We've enough pedophiles to fill the Superdome, and these sickos are just a small percentage of the unwashed (literally) millions who spend hours a night on the Net in search of new stroke material. We've got eight gozillion chat-rooms on AOL of unemployed steelworkers pretending to be "HotBiBlackChix". We've got newsgroups with names like alt.fuck.the.dead.skull.of.jesus.binaries.erotica (I made up the AOL chat room name, but I didn't make the newsgroup name up. Sometimes truth is sicker than satire).

We've got any number of shy or damaged people, along with those that society deems unappealing or unwholesome, running around here in a number of guises, trying to build a new personae, trying to find an acceptable facade, secure in the separation of the glass window, scared to turn off that tube and turn the window into a mirror. I think it's great that we have a medium which allows these folks (I was once one of them, and maybe still am) to have contact, to feel the kiss of life - but too often the lure of that kiss is so great they misrepresent themselves or go too far in building their net-personality.

We're also lucky enough to provide a haven for every type of whacko, divinely inspired, thorazine-deficient, three-bullet theory, god-told-me-to-saw-the-heads-off-lawn-jockeys, paranoid shizophrenic international house of fruitcakes religion / society / individual point of fright ever invented. If the Internet's fiber-optic backbone ever went down, these freakazoids would keep the links up with the sheer volume of strange electricity shooting out of their noggins.

In short, if you were to take a random sampling of the populace, and then turn around and take a random sampling of the denizens of the Net (weighted by time and frequency of presence), you'd find we've got a far, far higher percentage in cyberspace of the kind of people your mom worries at night you might be dating.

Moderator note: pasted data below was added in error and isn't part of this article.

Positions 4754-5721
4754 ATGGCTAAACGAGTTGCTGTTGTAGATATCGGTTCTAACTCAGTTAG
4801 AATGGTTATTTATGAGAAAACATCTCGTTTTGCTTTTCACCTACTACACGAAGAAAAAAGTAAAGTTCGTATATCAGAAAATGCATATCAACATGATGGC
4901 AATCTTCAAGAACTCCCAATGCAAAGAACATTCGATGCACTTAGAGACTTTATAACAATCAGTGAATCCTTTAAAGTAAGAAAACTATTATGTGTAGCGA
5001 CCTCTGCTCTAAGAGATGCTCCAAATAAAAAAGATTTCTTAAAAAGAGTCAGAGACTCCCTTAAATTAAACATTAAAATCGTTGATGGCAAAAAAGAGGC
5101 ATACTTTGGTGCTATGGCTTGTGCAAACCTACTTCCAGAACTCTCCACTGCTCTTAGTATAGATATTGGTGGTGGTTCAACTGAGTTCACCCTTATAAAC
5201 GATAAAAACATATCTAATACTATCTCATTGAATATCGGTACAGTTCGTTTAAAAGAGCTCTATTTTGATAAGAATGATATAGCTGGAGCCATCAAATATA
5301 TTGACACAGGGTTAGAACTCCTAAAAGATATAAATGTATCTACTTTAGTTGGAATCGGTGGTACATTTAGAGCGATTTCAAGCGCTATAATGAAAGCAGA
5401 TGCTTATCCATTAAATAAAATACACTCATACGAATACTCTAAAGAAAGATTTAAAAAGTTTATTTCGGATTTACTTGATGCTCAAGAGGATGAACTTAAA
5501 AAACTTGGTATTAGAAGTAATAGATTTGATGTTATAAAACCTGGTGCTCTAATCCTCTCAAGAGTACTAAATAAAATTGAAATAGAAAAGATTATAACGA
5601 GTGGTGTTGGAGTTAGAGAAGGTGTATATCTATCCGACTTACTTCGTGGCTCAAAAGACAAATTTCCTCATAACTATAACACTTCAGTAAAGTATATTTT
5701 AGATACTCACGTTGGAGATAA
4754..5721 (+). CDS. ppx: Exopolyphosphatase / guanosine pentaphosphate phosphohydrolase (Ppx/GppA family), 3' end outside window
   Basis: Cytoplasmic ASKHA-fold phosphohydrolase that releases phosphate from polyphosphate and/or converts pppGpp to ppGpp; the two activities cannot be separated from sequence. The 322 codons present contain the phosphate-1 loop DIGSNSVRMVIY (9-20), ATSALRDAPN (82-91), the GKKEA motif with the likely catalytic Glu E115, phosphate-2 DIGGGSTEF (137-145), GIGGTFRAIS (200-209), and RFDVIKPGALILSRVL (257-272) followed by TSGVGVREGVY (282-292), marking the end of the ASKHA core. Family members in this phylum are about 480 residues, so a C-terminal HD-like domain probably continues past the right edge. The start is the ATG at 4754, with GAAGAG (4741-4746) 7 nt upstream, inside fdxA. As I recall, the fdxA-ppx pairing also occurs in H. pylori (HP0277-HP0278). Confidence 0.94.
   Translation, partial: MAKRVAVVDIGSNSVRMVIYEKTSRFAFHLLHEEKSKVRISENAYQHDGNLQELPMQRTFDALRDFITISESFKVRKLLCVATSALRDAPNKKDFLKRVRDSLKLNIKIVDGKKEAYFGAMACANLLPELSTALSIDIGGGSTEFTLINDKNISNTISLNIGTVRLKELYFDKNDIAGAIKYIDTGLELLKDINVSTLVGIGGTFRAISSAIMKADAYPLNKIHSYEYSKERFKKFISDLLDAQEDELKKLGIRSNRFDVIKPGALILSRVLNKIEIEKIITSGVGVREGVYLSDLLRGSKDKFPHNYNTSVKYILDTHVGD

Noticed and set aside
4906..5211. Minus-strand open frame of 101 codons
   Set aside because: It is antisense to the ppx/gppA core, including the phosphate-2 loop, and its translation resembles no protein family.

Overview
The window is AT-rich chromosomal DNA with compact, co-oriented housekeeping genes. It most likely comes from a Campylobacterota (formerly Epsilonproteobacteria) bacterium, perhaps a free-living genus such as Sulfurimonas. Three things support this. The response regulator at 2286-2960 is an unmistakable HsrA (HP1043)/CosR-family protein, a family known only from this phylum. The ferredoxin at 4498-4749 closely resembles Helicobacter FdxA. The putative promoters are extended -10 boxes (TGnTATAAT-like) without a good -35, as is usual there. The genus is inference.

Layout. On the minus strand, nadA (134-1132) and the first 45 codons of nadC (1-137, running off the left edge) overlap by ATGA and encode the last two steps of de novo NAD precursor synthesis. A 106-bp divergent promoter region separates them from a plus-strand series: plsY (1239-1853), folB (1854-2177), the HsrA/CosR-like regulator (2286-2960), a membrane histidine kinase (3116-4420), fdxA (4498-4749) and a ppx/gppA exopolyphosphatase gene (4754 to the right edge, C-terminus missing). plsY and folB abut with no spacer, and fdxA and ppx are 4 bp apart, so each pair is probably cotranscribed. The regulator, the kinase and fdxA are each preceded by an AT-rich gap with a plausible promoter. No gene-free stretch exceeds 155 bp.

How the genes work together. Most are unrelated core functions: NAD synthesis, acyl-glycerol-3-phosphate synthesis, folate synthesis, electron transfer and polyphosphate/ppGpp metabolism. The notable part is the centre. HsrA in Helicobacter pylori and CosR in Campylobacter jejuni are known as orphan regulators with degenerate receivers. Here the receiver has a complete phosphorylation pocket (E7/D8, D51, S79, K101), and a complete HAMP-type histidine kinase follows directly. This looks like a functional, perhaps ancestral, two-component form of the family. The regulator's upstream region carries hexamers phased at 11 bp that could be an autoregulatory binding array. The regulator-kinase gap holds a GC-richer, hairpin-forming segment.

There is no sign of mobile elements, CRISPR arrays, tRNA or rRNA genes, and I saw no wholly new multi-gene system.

So what the hell is going on here? Whose fault is it or, more appropriately, where's our scapegoat?

Luckily, we don't need to search for a purloined letter or a smoking gun. The culprit is easy to find.

The culprit is that old glass window.

It's not much of a filter, is it? We like everybody - as long as they can afford a computer and a modem and can either rent an Internet connection or slide their way onto the local college's service. And the reason you get more of all those groups I mention above here is because they've rarely got anywhere else to GO. They'd be ostracized or laughed at or soundly beaten if they tried their magic acts out in the real world.

So here they come, and here they live, and damnit if it doesn't even seem like they're propagating somehow, too. You probably invite a few of them into your home every time you surf. The World-Wide Web provide an easy way for any basket case (who ordinarily has trouble getting both hands on the crayon to address that letter to his congressman) to become a commentator, author, and publisher.

On an ancillary note, the only Webb I know, Webb Hubbel, is hardly world-wide. His dimensions are limited to a prison yard and cell block and a red jumpsuit. He was my mom or dad's divorce attorney (I forget which) before he got involved with that Clinton guy. He doesn't surf the net. I think they give him two stamps a day, though.

On an ancillary note to an ancillary note, the day we wire prisons is the day I take down my shingle and call it a life, because if you thought the doofuses on AOL and Netcom were bad, you'll soon be kissing them and calling them cousin compared to what will happen then. I'm not making any blanket statements about the stability and literacy of those unwillingly in our country's care - it's just I've SEEN some of the mail that comes out of prisons, and I am scared.

On an ancillary note to an ancillary note to an ancillary note - no, wait that's too much nesting, I'm risking a stack error if I try to take you all down to another level so I'd better back out and sum up.

Don't get me wrong. For the most part I think we should be proud of what the Internet has done for the individual.